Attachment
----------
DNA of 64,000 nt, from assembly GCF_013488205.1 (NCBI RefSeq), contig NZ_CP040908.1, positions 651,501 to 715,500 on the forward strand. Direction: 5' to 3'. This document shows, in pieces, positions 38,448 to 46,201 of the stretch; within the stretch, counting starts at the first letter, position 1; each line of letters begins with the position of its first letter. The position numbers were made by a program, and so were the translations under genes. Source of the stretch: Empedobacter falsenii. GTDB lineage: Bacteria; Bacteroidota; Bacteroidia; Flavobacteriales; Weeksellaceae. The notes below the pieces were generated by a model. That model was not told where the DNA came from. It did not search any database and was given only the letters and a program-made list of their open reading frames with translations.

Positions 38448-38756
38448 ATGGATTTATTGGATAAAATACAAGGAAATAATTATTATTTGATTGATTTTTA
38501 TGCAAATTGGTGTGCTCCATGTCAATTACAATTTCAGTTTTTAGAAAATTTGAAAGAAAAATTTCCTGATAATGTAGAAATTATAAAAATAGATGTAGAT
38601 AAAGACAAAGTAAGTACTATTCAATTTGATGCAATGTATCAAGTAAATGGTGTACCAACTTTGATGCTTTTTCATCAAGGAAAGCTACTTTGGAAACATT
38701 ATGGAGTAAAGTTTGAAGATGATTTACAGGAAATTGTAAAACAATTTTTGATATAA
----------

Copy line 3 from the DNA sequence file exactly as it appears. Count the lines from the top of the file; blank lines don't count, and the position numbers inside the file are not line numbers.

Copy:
38448 ATGGATTTATTGGATAAAATACAAGGAAATAATTATTATTTGATTGATTTTTA